Once question keeps popping up in my mind every now and then. Let me put it in this way. Everyone of us is educated, enters into some profession and earns a living. The rest of life is spent working hard, earning money which soon transforms into accumulating wealth, and then it all ends when we are old or retired, or both. Whenever someone asks why we undertake so much hardship, our quick answer is — financial security, our family responsibility, and above all, happiness. In a way, all reasons are related to each other and imply the same thing — happiness. My question is, instead of working so hard on something which we do not enjoy in order to earn a living so that we could be happy, why not start with happiness itself, i.e., do things that we enjoy and turn it into profession? That way life indeed would become fun and work would no longer be a labour. In fact, most of the time when we say we are tired, we actually mean that we are bored.
Now I can already see you frowning — ‘It’s not so easy my friend!’ Yes, I understand. Having passion and interest is one thing, making a living from it quite another. It is definitely not a piece of cake to convert your passion into your profession. And what about the security of a salary cheque at the end of each month?
I feel that there is something wrong in our upbringing and conditioning. It seems that we are trained to think that we are supposed to lead two lives in parallel — one is formal — getting educated, secure a job, earn a living, be a respectable and responsible social person. And another life made up of our own personal self, doing things we cherish, associating with people we admire, reading books we love and so on. Thus, our whole life is converted into a struggle to keep a balance between the two lives. Most of the time the first life eats up most of our time and energy so that nothing is left for the other one.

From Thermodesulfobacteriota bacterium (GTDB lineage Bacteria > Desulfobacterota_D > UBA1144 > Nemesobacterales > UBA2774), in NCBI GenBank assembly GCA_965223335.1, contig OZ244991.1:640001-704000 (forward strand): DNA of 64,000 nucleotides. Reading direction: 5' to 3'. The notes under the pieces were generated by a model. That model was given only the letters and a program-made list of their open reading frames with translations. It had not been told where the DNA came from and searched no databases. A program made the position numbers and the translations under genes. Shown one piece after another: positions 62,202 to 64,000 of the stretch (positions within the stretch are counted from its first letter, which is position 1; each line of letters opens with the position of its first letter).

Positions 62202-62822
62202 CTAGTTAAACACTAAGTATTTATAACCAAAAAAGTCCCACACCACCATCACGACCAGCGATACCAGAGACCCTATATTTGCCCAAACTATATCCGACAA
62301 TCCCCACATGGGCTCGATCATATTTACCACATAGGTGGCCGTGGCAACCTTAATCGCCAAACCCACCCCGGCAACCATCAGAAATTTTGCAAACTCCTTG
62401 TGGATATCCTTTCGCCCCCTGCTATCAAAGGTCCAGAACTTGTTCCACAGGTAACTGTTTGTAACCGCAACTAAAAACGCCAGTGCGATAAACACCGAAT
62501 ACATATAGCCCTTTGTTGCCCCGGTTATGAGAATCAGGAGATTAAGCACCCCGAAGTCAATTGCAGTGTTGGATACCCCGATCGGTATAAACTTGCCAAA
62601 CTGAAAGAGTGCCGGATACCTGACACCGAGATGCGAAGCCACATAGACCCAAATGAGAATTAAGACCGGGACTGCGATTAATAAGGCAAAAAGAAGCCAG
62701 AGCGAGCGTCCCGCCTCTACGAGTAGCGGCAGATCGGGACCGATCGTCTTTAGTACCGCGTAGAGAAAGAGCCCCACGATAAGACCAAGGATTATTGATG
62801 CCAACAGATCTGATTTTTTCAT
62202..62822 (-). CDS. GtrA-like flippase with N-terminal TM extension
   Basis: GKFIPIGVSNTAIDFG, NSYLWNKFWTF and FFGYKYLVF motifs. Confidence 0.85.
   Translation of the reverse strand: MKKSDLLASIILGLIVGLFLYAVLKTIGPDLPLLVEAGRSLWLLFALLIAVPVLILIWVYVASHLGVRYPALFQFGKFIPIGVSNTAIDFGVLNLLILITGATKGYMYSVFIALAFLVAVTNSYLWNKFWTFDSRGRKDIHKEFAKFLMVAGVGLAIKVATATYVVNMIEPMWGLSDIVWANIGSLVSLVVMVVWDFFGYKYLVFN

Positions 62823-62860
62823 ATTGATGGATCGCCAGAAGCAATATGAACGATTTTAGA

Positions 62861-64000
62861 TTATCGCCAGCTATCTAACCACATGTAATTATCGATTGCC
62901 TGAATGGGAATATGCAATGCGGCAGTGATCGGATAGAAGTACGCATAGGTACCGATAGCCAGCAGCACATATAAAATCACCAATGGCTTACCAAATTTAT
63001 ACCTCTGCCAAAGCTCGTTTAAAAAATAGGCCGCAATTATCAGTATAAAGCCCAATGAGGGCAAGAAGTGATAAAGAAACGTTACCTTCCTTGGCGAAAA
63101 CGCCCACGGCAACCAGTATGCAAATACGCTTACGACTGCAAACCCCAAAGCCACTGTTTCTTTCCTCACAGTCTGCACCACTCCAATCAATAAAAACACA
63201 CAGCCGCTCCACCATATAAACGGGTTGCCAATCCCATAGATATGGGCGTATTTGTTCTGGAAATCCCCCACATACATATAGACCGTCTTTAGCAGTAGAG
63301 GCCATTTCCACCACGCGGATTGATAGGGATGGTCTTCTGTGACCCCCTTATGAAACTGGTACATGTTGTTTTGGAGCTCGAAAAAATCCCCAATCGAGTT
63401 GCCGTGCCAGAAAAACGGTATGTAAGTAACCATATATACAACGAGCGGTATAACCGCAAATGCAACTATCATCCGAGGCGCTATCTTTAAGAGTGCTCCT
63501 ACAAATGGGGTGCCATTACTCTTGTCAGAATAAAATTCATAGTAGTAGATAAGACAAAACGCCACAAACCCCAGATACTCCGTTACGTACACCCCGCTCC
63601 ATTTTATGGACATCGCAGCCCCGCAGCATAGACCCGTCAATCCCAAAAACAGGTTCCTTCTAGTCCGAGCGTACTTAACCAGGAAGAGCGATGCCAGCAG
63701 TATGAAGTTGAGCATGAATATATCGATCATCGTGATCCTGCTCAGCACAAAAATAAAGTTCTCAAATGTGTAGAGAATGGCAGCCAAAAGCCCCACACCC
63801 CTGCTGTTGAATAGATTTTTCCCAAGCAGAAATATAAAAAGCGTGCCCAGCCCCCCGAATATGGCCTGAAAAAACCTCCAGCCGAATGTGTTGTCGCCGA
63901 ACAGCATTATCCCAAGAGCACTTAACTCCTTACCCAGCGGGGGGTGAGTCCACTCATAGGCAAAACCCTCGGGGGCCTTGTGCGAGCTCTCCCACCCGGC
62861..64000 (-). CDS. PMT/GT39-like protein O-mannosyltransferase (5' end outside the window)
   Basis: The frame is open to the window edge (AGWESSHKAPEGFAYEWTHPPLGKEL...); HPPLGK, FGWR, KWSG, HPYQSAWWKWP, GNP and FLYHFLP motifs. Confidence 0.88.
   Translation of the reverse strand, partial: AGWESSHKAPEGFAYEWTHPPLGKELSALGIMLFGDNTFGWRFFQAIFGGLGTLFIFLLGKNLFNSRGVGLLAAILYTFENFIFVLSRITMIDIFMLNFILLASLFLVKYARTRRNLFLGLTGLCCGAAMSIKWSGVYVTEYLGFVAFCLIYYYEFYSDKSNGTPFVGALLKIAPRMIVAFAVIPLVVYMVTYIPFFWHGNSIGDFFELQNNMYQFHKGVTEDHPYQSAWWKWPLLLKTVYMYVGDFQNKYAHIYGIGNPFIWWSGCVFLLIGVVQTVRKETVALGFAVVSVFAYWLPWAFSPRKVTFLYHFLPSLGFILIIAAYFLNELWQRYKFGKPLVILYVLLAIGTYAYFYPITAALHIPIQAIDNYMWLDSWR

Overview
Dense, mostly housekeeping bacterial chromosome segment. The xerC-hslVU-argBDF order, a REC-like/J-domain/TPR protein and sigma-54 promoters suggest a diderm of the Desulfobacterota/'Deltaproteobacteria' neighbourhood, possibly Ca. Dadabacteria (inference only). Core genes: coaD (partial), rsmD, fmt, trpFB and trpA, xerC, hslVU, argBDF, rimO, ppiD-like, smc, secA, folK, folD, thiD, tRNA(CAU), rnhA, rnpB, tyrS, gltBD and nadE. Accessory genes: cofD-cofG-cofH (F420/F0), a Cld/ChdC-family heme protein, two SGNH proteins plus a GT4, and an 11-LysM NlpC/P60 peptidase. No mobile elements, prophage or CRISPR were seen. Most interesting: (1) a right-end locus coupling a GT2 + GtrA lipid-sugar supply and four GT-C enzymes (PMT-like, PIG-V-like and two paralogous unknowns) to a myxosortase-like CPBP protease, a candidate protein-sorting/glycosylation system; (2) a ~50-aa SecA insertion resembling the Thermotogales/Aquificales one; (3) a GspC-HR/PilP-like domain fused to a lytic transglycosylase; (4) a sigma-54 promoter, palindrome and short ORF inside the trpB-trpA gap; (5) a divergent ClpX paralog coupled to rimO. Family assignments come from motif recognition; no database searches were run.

It is one of the biggest tragedies of human life that most of us are trapped into leading a monotonous life, one that we definitely do not cherish and enjoy. Either we try to escape from it and from our own self or fill up our inner vacuum by accumulating objects of amusement.
Just think of it for a moment. Out of the limited waking hours, you spend 10 hours in office (including commute). And if it is not something you enjoy, you have to squeeze really hard on the remaining hours to extract as much joy and fun out of them as possible, and it could be difficult, very very difficult. And remember that we have got only one life.
Yet, we know that it is definitely possible to earn a living and lead a life while doing something we enjoy. There are so many people around us who have done or are doing precisely that. But doing it ourselves is somewhat tricky. First reason is that we lack confidence to take the risk and jump into chasms of uncertainty and insecurity. After all, we have responsibilities to attend, and we cannot afford to put the lives of people who depend on us at risk.
Another and a more plausible reason is that we lack information and knowledge. We do not have any recourse to reliable advice and authentic information. We do not know about the risks involved, whether the interest we carry has any potential of earning a living, what is the basic groundwork we need to undertake; in summary, how to go ahead with it. Advent of internet has made several things simpler, opening new windows to wealth of information which was not available earlier. But all that information is so diverse and scattered that making sense out of it is itself a Herculean task.
In a way, both these problems merge into one single problem when we realise that once we acquire knowledge and information about the nuts and bolts of turning our interest into our profession, we automatically also start gaining confidence. Most people have compromised with life, pursuing career they have chosen, and sacrificing their passions and interests. It is only very late in life that they look back at past interests and hobbies with sentiment and regret. Some people show courage to pursue their own interests in parallel in whatever little free time they have at their disposal. Yet others have hidden themselves behind a cloak of self-deception and delusion, singing and chanting all day long how much they love their work and how much joy it brings to them. Truth can’t be hidden for long, and sooner or later it shows up on their faces.
Have you ever considered turning your interest and passion into your profession? Or have you already done so? Do share your experience and wisdom with others who would like to follow your example.
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